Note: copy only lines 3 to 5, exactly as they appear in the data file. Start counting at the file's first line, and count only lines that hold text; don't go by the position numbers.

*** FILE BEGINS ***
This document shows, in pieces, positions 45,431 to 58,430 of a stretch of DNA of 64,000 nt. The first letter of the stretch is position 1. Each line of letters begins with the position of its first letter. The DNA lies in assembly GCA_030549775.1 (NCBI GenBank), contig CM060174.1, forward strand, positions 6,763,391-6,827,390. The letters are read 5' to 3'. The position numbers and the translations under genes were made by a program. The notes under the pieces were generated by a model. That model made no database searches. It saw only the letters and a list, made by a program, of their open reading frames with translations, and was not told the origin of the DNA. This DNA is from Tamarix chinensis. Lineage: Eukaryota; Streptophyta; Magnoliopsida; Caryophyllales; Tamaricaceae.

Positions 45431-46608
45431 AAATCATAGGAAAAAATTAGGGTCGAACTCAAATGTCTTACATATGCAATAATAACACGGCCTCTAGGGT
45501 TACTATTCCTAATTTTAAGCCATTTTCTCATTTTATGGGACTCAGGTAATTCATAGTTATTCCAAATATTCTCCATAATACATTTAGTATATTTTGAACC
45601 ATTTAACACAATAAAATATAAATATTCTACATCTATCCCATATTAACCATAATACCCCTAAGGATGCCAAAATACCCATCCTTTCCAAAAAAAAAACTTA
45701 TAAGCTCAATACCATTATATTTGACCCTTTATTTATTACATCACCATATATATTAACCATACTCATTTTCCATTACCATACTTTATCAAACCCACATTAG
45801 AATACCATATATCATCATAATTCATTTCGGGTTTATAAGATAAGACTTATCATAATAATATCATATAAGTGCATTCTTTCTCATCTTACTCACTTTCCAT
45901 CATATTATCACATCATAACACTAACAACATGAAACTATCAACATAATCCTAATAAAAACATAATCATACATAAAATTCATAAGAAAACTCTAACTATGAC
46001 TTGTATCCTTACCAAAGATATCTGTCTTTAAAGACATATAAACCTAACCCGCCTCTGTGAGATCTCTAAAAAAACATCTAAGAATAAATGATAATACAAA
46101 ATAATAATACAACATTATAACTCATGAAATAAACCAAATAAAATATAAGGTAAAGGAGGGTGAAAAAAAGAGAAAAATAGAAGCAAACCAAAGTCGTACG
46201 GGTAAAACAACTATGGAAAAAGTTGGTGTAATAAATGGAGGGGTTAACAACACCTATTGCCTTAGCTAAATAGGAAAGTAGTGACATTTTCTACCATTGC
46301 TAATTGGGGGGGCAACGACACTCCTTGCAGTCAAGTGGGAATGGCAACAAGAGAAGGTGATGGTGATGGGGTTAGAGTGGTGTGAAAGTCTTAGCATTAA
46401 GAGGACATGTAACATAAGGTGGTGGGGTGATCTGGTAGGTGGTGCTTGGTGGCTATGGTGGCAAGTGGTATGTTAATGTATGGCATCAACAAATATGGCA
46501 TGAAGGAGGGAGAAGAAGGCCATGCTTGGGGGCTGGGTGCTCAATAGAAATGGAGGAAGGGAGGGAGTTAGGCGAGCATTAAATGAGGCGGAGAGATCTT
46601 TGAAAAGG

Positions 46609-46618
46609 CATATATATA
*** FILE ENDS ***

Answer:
45431 AAATCATAGGAAAAAATTAGGGTCGAACTCAAATGTCTTACATATGCAATAATAACACGGCCTCTAGGGT
45501 TACTATTCCTAATTTTAAGCCATTTTCTCATTTTATGGGACTCAGGTAATTCATAGTTATTCCAAATATTCTCCATAATACATTTAGTATATTTTGAACC
45601 ATTTAACACAATAAAATATAAATATTCTACATCTATCCCATATTAACCATAATACCCCTAAGGATGCCAAAATACCCATCCTTTCCAAAAAAAAAACTTA